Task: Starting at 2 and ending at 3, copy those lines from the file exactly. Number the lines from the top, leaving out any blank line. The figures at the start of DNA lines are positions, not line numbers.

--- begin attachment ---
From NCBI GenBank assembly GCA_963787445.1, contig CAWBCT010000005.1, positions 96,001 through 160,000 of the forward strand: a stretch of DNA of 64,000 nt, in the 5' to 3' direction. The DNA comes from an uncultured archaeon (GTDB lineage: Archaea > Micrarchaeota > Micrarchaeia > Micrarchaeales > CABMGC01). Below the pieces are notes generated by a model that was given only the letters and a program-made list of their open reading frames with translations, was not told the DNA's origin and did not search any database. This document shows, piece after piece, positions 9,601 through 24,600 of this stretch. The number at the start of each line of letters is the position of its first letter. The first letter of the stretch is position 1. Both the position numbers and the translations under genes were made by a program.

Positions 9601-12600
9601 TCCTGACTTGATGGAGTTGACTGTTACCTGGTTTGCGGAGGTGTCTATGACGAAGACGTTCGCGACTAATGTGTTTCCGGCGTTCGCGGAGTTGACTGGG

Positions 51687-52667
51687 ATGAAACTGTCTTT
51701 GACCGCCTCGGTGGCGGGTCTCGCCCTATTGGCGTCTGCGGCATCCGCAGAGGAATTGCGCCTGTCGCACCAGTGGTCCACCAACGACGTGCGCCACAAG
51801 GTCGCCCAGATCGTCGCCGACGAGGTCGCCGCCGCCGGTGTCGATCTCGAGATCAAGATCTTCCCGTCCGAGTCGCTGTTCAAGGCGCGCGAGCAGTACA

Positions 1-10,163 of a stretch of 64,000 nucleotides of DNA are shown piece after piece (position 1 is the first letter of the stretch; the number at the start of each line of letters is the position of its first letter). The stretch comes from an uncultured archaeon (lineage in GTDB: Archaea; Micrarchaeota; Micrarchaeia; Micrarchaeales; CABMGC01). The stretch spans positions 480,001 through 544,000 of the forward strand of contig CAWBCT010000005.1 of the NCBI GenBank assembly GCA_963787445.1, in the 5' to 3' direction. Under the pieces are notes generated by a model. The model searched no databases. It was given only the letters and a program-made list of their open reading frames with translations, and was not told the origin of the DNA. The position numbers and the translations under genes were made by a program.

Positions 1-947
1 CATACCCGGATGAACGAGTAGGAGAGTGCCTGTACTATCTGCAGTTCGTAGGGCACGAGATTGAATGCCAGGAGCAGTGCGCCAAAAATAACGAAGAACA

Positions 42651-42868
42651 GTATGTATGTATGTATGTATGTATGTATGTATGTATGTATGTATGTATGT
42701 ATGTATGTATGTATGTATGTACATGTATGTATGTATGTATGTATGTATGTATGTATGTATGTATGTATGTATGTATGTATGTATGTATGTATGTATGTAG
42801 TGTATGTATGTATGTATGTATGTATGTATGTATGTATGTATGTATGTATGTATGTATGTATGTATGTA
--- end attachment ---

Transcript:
Positions 9601-12600
9601 TCCTGACTTGATGGAGTTGACTGTTACCTGGTTTGCGGAGGTGTCTATGACGAAGACGTTCGCGACTAATGTGTTTCCGGCGTTCGCGGAGTTGACTGGG